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Government Throws Weight Behind Cameroon Clubfoot Care Project

CBC DHS (1st from R) with his team at Ministry of Social Affairs recommending-scale up of clubfoot care to Mr
CBC DHS (1st from R) with his team at Ministry of Social Affairs recommending-scale up of clubfoot care .
The Director in charge of Health Care Organization and Technology and the Director in charge of Persons with Disabilities in the Ministries of Public Health and Social Affairs respectively have lauded the CBC Health Services’ initiative of offering clubfoot care in Cameroon using the Ponseti Technique.
The duo, Prof. Arthur Essomba and Mr. Jean Pierre Edjoa were speaking recently during two separate visits to their Ministries by the CBC Director of Health Services, Prof. Tih Pius Muffih, the Cameroon Clubfoot Care (CCC) Clinical Supervisor, Dr. Ndasi Henry, the Services for Person with Disabilities Coordinator, Mr. Awa Jacques Chirac and the Cameroon Clubfoot Care Project Officer, Ms. Tina Ashiyo to advocate for their involvement to scale up clubfoot care services to a national level in Cameroon.
Since its start in 2014, Cameroon Clubfoot Care Project has offered treatment using the Ponseti Technique to more than 150 children in the project’s four pilot clinics which are the Physiotherapy departments of the Mbingo, Banso and Mutengene Baptist Hospitals and SAJOCAH Bafut. Through advocacy, four new health facilities have officially partnered with the project and are using the Ponseti Technique in treating clubfoot.
Nonetheless, there remain many cases of neglected/untreated clubfoot cases in the country due to the limited number of clubfoot treatment clinics and ignorance of the right treatment option.
The CBC Director of Health Services and his team were received at the Ministry of Public Health by the Director of the Department of Health Care Organization and Health Technology, Prof. Arthur Essomba. Dr. Ndasi presented a brief summary of the Cameroon Clubfoot Care Service, its activities, achievements and challenges. He explained to Prof. Essomba that with the very few number of clinics in Cameroon offering clubfoot treatment using the Ponseti Technique which is the most effective method, and given the number of children born with the clubfoot deformity across the country, there is need to scale up of the project to the national level to ease access to treatment by all children born with the deformity in all regions of the country.
He recommended that the Ministry can cause this scale up by including a module on clubfoot management in training schools for health personnel in the country as a way of developing technical skills for treatment, facilitating the involvement of all district and Regional Hospitals in treating clubfoot using the Ponseti Technique as a way of making treatment accessible to all children born with the deformity, promoting intense awareness creation and establishing a permanent Secretariat to coordinate the implementation of the clubfoot care project.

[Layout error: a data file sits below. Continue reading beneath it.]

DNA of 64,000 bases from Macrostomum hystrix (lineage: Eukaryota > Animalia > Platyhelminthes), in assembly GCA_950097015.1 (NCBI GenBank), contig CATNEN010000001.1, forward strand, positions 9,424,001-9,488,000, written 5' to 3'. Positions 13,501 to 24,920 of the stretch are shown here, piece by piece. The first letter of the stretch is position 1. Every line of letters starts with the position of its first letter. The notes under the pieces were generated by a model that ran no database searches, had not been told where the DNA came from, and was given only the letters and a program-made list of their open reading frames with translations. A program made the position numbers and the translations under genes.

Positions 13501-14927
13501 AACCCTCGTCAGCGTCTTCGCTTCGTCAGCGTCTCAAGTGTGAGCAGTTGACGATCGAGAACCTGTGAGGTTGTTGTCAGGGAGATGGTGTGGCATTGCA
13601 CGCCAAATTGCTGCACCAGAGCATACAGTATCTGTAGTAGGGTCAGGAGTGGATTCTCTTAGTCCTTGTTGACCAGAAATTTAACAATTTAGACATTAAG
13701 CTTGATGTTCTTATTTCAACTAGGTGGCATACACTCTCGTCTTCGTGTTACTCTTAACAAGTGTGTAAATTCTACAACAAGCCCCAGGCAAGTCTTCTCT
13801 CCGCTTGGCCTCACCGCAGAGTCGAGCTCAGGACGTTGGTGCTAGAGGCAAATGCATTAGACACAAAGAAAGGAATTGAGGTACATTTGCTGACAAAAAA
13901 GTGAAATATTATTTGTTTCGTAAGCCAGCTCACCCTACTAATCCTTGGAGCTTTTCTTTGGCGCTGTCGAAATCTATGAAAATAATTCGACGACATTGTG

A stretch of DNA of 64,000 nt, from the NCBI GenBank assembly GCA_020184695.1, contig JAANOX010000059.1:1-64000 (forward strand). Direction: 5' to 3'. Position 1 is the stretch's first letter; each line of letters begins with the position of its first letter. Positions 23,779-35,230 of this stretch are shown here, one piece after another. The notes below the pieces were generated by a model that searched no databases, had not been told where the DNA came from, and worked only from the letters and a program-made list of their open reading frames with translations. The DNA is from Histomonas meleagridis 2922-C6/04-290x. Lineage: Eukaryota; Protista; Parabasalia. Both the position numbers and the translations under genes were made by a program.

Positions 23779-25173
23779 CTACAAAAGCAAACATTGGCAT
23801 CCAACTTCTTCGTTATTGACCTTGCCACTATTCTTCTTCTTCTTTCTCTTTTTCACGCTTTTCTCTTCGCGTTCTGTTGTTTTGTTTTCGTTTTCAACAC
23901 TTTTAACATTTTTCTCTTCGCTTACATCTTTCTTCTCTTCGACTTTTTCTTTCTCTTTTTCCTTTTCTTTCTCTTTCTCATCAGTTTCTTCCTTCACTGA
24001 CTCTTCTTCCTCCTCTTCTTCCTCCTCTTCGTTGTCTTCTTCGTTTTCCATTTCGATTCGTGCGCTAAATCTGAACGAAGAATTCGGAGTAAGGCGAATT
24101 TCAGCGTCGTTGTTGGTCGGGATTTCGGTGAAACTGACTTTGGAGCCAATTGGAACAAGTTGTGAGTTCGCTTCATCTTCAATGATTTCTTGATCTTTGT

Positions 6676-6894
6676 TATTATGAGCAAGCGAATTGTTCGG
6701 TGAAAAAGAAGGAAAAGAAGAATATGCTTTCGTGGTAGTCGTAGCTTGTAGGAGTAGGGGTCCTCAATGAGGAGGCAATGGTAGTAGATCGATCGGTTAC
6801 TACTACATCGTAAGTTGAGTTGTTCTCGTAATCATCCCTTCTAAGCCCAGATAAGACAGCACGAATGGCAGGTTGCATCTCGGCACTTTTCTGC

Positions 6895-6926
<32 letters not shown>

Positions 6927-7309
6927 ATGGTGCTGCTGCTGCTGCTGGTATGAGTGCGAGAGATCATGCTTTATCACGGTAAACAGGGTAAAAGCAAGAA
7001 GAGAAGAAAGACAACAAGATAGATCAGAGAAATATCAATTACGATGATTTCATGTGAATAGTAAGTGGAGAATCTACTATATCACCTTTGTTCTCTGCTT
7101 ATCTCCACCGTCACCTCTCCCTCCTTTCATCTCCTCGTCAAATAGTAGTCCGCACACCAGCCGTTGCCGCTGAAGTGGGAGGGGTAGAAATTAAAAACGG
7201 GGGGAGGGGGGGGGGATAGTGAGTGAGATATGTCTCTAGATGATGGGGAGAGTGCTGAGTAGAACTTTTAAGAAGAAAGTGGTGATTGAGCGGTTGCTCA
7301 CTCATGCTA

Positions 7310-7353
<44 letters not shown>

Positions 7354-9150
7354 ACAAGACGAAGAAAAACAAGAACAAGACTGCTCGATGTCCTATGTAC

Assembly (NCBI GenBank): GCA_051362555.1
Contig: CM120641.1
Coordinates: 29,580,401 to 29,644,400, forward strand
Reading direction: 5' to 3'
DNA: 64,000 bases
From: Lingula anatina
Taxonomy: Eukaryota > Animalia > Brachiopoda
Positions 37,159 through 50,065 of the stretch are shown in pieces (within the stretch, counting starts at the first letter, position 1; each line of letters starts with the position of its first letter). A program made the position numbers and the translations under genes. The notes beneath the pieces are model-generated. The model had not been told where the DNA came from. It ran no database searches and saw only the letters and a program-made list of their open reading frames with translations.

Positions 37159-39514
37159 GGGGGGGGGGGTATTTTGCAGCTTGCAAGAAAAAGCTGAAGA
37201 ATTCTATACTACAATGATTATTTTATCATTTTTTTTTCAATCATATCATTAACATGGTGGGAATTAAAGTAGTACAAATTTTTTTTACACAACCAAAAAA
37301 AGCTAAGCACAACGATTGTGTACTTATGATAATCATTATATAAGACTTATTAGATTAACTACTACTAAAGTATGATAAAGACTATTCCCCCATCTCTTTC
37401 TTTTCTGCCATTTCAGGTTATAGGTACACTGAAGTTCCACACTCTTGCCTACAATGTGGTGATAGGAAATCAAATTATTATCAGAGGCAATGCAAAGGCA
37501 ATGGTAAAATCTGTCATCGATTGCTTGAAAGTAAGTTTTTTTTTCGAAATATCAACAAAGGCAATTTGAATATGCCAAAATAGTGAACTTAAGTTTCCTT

Reacting to the above requests, the Director in charge of Health Organizations and Enterprises, Prof. Essomba, said he was very impressed by the CBC Health Services Clubfoot Care project and assured that the Ministry will definitely support the initiative. He said it was worthwhile coming to present the project and the proposals for a scale up stating that it would be motivating if other surgeons and physiotherapy staff are trained on the Ponseti Technique. Prof. Essomba promised to write a comprehensive report of the visit of the CBC Director of Health Services and his team with all the recommendations and submit to the Minister of Public Health.
At the Ministry of Social Affairs Prof. Tih Pius and his team were received by the Director of the Department of the Social Protection of Persons with Disabilities, Mr. Jean Pierre Edjoa. Again Dr. Ndasi gave a brief summary of the CCC project telling the Director that the Ministry of Social affairs can influence the scale up of clubfoot care to a national level by influencing the ministry of Public Health in setting up a national clubfoot care program, putting in place measures to facilitate the access to treatment of children from poor backgrounds with clubfoot, promoting uptake of services by facilitating identification and referrals of children with clubfoot by social workers to clubfoot clinics and lastly by promoting intense awareness creation.
Mr. Jean Pierre Edjoa said the Clubfoot Project is a good initiative in Cameroon which has a health and social dimension. He went on that unlike other countries, in Cameroon when a child is born with the clubfoot deformity all hopes of remedy are dashed due to ignorance of the right treatment method. He assured the CBC Health Services team that they are going to consider supporting the project.
The visits to both Ministries ended with warm handshakes, words of gratitude from both parties and exchange of contacts.
It should be noted that the CCC project started in 2014 with just four clinics in the Northwest and Southwest regions of the country, but thanks to advocacy and trainings offered to physiotherapy and orthopaedic staff from other health institutions, clubfoot care/treatment using the Ponseti Technique is now offered in nine health facilities in four regions of the country.
The five additional facilities include the Presbyterian General Hospital Kumba, St. John of God Hospital Nguti, the Protestant Hospital Ngaoundere, Associated Rehabilitation Centre for the Handicapped Buea and Fondation Rudolphe D’orthopedie et Traumatologie (FROT), Yaounde. So far more than 200 children born with the clubfoot deformity have been treated within the context of the Cameroon clubfoot care project.
It should be noted that one to two out of every 1000 babies are born with the clubfoot deformity worldwide.

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